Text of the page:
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NZ bioscience looks to Asia for bright future

Media release February 26 2013

NZ bioscience looks to Asia for bright future

New Zealand bioscience is focusing on Asia, with a firm eye on opportunities in China.

Professor Zhong Yang, Dean of the Graduate School of Fudan University in Shanghai, is to be one of the key note speakers at the sector’s annual conference being held in Auckland March 18 - 20. He will speak on bioscience trends in China and the opportunities for collaborative work.

Professor Zhong studied in the fields of molecular evolution of plants, bioinformatics and analysis and computer simulation of systems biology. More recently he has focused on China’s medium and long-term technology development plans as well as contemporary issues on energy saving and emission reduction, development of renewable energy and its energy economy strategy.

Professor Zhong will be immediately followed by Dr Janette Dixon, who will share her views on how New Zealand’s bioscience companies can leverage Asia. Dr Dixon is senior vice president of QRxPharma, which is focused on the development and commercialisation in 2013 of new treatments for pain management and central nervous system disorders.

The “Go Asia” theme is continued throughout the three day conference. Dr Paul Tan, chair of NZBIO, says the theme complements New Zealand’s trade focus and agreements, as well as the rapid development of the bioscience sector throughout Asia.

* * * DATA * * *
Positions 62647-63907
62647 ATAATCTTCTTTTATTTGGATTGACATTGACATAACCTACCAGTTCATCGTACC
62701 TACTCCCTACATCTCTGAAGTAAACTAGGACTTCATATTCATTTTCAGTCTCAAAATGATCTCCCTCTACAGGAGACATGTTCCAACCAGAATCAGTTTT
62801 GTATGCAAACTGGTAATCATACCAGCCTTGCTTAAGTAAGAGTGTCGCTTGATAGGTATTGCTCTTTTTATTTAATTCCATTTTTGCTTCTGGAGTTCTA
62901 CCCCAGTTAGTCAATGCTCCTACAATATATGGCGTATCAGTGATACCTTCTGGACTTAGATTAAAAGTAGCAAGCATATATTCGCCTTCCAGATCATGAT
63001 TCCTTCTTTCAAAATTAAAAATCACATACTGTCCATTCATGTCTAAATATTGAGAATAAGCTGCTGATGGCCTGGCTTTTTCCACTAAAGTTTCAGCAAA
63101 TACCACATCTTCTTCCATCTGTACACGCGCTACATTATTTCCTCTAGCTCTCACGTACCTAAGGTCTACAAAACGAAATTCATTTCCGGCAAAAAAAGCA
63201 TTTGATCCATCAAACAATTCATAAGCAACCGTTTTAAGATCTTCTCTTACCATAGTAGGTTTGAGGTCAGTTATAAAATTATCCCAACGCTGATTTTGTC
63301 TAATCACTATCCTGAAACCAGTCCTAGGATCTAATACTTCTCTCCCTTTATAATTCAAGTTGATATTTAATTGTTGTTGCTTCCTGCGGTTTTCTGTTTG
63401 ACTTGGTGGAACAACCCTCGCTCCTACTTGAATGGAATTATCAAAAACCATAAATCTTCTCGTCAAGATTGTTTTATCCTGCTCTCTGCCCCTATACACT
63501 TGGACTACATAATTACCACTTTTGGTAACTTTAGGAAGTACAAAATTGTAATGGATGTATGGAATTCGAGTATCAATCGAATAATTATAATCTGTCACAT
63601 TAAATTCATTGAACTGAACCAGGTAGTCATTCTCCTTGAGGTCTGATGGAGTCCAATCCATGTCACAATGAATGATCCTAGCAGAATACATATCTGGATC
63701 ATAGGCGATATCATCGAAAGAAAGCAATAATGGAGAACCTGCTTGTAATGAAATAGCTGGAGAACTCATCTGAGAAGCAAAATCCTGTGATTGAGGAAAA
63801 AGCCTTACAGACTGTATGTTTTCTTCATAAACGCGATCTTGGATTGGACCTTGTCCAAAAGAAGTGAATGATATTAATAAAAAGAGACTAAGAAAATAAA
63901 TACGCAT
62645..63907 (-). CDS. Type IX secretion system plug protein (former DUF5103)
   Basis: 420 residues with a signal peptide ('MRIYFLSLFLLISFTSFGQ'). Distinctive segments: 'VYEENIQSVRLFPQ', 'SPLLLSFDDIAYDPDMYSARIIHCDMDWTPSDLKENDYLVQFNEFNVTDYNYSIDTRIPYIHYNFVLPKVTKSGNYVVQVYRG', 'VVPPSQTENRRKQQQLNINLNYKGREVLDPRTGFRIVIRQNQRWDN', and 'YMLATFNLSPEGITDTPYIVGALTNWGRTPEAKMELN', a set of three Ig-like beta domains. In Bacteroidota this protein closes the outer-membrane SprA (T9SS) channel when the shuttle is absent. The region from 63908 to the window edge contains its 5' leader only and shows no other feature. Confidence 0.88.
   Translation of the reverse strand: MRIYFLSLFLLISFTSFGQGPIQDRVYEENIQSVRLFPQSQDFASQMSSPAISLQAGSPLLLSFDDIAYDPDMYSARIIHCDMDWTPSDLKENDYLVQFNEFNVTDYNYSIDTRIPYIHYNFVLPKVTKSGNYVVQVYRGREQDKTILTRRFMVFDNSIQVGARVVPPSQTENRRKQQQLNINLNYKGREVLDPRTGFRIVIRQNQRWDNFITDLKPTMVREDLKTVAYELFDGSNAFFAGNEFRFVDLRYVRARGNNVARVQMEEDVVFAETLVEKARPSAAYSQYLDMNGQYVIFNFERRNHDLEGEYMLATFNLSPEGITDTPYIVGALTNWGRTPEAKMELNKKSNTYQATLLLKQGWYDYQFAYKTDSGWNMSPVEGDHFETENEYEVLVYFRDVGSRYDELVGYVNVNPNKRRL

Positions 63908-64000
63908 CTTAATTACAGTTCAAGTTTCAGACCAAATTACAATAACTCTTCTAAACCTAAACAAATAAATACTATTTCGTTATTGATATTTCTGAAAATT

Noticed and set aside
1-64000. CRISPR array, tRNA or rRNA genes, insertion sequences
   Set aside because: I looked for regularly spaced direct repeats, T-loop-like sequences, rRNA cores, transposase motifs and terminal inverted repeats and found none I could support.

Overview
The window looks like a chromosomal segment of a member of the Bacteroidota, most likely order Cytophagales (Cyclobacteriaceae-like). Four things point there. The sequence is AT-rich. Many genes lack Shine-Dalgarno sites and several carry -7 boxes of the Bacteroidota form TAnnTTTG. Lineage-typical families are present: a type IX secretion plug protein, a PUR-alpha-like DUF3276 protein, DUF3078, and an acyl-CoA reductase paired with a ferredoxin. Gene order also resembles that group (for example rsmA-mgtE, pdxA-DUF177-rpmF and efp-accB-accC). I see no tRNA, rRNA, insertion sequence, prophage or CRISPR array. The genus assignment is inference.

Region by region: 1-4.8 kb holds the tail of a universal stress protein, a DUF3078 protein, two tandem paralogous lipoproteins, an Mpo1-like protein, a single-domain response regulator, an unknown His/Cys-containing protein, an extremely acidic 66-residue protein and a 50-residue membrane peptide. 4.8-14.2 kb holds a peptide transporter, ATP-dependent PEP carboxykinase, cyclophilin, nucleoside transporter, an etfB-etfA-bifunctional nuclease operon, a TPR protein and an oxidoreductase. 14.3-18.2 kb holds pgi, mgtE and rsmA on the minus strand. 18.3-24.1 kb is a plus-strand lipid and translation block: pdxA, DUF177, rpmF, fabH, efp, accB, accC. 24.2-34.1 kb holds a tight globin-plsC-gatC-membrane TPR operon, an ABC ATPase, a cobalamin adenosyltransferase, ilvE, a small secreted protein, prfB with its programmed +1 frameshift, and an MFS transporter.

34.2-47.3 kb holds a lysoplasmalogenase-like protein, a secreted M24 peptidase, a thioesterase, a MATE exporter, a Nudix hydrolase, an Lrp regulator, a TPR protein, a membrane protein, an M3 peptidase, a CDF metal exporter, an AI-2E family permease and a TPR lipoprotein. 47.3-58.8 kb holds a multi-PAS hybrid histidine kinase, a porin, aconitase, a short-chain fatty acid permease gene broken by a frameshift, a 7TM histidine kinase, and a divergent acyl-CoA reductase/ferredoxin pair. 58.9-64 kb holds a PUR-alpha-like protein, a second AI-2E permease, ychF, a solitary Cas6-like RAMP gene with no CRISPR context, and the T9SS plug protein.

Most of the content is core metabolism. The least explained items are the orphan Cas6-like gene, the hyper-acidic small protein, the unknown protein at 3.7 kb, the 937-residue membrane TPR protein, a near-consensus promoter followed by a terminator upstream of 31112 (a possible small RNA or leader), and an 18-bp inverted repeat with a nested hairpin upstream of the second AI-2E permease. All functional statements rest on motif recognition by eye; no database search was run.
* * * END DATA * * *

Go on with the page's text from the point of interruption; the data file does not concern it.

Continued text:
“Whereas the New Zealand bioscience sector once looked mostly to the United States and Europe, and to some extent Singapore, for funding and commercialisation opportunities, both the global financial crisis and the rapid growth of markets throughout Asia has meant it has become prudent to look more broadly throughout Asia,” Dr Tan says.

NZBIO is celebrating its 10th anniversary this year and chief executive Dr George Slim says while the successes will be celebrated and the difficult moments and failures will be remembered, the sector is optimistic about its future.

“From agbiotech to pharma, from biologics to therapeutics and from biofuel to diagnostics, more than 300 delegates from around the world will get a chance to consider how to drive the success of bioenterprise in New Zealand,” Dr Slim says.

The conference will conclude with a forum that considers that challenge for the future.

Ends


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